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Honda e:Ny1 review

2023 onwards (change model)
Parkers overall rating: 3 out of 53.0
” Honda's first mainstream electric car is a solid, if slightly confusing, effort “

At a glance

Price new £44,995 - £47,195
Used prices £36,088 - £40,480
Road tax cost £0
Insurance group 43
Get an insurance quote with Mustard logo
Fuel economy 3.4 miles/kWh
Range 256 miles
Miles per pound 5.4 - 10
View full specs for a specific version

Available fuel types

Fully electric

Pros & cons

  • Quiet and comfortable
  • Good to drive
  • Great long-term viability
  • Competitors offer more range...
  • And more performance...
  • And more bootspace

Written by Keith Adams Published: 31 July 2023 Updated: 18 October 2023


Honda’s second ever electric car is not, despite appearances, a zero-emission version of its popular HR-V SUV. In fact, the e: Ny1 only shares doors with the HR-V. They look so similar because Honda wants the e:Ny1 to have a broad appeal. The Japanese firm wants this to be the go-to SUV for people transitioning to an electric lifestyle.

It represents a change in direction for Honda, which is now taking electric vehicles more seriously, and spearheads an all-new range, which will appeal to buyers across the market, unlike the cute, but ultimately niche, e city car.

So what better place to start than the family SUV market, which is chock full of interesting cars to choose from. As such, a lot of rivals will appear alongside it on shopping lists. The Toyota bZ4x, MG ZS EV, Vauxhall Mokka EV are just a few electric SUVs that are a similar price and size.

What’s it like inside?

The enormous 15.1-inch infotainment screen dominates the interior. It’s easy to use and will be a doddle for anyone au fait with a smartphone. It’s split into three sections. The top is reserved for the slightly old hat inbuilt sat-nav, or Apple CarPlay/Android Auto and the reversing camera.

Honda e:ny1 review (2023)
It’s good – but heating controls are fiddly to use while driving.

The middle section is customisable, while the bottom third is reserved for the heating controls. They’re a bit fiddly to use on the go; you’ll definitely be prodding at the screen a few times until you get used to it.

The man-made leather seats are electrically adjustable if you pick a top spec cars and come in a pale cream or black colour.

Space throughout is pretty good. In the back there’s no transmission tunnel for the middle seat passenger to straddle and the optional sunroof lets loads of light in, making it feel nice and breezy.

Honda e:ny1 review (2023)
Material quality is reasonable. It feels more premium than a Toyota for instance.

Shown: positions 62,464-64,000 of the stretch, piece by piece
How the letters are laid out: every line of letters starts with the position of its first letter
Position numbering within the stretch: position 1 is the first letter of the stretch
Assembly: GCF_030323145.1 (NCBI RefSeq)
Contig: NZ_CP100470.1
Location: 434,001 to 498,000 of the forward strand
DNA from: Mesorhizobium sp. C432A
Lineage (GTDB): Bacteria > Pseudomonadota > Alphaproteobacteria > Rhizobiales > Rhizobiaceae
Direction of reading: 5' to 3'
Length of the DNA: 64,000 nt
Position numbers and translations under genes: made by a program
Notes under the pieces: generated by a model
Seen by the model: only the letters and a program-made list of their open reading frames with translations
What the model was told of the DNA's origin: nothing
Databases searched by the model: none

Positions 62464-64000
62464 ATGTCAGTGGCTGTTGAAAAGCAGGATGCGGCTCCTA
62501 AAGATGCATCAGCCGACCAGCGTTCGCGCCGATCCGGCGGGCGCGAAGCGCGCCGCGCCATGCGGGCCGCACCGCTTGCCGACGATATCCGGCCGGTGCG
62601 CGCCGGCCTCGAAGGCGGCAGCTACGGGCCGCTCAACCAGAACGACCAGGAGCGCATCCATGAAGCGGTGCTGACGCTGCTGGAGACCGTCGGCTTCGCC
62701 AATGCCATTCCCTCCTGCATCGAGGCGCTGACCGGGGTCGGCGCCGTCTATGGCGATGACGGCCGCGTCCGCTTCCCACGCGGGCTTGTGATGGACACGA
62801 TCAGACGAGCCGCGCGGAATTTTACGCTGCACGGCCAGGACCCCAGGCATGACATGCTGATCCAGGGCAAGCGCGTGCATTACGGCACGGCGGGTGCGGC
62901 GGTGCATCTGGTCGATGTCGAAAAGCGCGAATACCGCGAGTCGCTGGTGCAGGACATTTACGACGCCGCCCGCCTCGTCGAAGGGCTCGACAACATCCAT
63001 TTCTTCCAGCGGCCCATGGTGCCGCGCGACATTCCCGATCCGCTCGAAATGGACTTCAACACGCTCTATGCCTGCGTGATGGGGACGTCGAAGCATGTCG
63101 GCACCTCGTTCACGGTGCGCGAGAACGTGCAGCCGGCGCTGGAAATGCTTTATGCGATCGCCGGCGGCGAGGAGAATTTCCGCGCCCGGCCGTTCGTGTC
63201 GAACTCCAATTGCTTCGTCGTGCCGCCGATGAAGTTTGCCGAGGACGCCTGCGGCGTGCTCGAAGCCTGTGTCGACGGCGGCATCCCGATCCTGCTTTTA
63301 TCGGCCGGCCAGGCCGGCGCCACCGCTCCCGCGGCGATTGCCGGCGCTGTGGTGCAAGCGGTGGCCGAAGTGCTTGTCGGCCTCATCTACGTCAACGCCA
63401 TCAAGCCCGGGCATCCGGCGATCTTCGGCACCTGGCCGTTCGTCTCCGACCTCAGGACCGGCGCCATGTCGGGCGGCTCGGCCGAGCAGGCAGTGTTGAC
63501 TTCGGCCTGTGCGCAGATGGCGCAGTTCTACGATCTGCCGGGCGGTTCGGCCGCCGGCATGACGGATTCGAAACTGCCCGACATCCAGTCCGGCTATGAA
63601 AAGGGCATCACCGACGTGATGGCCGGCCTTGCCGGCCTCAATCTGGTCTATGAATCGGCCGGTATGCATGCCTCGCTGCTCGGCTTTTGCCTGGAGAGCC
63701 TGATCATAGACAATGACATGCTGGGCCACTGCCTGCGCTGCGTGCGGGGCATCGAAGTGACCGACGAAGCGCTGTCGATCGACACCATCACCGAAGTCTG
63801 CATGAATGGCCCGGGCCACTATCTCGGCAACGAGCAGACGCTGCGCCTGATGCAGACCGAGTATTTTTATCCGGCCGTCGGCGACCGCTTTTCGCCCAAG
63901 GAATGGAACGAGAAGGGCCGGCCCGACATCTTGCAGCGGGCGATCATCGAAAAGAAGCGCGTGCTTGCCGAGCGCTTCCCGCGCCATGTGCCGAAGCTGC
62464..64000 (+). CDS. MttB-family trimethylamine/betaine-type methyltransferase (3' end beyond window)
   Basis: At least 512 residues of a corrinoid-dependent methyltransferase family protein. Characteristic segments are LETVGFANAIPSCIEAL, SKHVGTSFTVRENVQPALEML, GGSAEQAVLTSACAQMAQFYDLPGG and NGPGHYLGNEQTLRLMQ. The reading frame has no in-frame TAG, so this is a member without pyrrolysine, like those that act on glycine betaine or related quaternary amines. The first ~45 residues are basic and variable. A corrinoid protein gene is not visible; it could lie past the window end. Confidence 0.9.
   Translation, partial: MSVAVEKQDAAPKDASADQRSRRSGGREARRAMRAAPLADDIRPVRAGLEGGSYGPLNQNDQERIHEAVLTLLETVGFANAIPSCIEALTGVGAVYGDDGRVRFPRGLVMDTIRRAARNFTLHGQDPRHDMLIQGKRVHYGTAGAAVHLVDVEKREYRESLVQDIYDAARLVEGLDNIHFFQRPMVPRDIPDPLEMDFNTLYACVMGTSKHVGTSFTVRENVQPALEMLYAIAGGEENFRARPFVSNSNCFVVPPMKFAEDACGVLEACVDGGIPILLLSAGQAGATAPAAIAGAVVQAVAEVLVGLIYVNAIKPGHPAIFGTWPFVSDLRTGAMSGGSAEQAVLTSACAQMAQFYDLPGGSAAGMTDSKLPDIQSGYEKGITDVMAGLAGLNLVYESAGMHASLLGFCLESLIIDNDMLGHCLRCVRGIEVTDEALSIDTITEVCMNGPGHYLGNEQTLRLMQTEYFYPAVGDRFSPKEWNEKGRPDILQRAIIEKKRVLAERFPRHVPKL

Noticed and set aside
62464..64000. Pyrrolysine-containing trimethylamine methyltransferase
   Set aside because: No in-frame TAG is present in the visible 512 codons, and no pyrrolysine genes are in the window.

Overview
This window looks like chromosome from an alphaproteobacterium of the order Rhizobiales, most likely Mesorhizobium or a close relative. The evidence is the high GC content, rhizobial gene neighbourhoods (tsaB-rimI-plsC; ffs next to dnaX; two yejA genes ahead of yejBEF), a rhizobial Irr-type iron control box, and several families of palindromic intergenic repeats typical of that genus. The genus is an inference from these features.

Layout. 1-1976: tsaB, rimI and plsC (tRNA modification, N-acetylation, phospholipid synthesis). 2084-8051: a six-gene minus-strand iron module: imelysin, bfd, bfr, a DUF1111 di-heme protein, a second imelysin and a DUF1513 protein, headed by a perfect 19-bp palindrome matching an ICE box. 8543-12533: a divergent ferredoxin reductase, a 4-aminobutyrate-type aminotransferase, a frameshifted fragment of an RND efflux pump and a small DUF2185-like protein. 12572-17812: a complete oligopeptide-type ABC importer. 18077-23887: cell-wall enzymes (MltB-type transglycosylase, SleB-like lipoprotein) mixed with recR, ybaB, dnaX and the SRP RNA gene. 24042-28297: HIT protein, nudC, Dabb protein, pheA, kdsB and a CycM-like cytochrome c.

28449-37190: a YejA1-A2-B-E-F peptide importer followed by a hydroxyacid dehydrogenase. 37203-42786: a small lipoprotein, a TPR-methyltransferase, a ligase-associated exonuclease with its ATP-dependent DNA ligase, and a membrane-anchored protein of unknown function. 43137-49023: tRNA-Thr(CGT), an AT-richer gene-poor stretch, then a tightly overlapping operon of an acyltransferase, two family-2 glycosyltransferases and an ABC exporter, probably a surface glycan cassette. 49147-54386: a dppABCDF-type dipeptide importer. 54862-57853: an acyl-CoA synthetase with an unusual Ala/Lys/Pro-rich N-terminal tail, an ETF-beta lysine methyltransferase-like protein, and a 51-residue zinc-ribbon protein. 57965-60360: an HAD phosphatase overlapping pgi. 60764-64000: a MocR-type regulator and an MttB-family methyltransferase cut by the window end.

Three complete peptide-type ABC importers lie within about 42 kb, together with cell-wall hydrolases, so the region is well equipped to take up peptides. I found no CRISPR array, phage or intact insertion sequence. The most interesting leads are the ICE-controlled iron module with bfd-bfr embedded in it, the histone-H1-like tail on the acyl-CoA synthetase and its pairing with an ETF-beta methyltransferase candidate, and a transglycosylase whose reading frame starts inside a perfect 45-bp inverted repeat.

The downside is the boot. At 361 litres it’s smaller than similarly priced EVs. It does at least have underfloor storage for the charging cables.

What’s it like to drive?

The e:Ny1 is a remarkably relaxing car to drive. It’s electric, so there are no gears. Simply press the D button and zip directly, serenely and nearly silently away.

If this is your first electric car experience you may well be surprised by how fast this Honda is. The 0-62mph time of 7.6 seconds isn’t particularly flattering, but between say 10-50mph acceleration is brisk. You won’t be breaking a sweat on joining a motorway or overtaking on a single lane road.

Honda e:Ny1 driving
Lightweight steering makes city driving a doddle.

On the road it feels more delicate than the 1,700kg kerbweight would suggest, thanks to light, precise steering. Around town it’s super easy to place and once you get out on the open road it flows nicely, the suspension deftly hiding most of the road’s imperfections.

At motorway speeds not much is fed back through the steering wheel or seat. In other words, this is a very relaxing place to wile away the hours.

Honda e:Ny1 driving
The ride at motorway speeds is smooth and supple.

On really rough surfaces, such as unpaved, gravel roads, it can reveal the car’s weight as the suspension struggles to deal with the immense rebound.

What models and trims are available?

Only one power output on offer and just two trim levels to select from. The cheapest model, called Elegance, comes with virtually everything you could want. It’s the equivalent of a mid spec car compared with rivals. This model comes with that enormous infotainment screen, wireless charging, heated front seats and Apple CarPlay/Android Auto. 

Around £2,000 more gets you an Advance model, with a panoramic sunroof, heated steering wheel and autonomous parking.

Range and charging

Theoretically, according to WLTP testing, it’ll do 256 miles. During our testing we did around 2-3.5 mi/kwh, pinning it at a theoretical range of 200-ish miles. We’ll need to conduct more thorough testing in the UK.

The battery’s maximum charge speed of 78kw means charging time from 10-80% takes around 45 minutes on a rapid charger, or around six hours on an 11kw jobbie.

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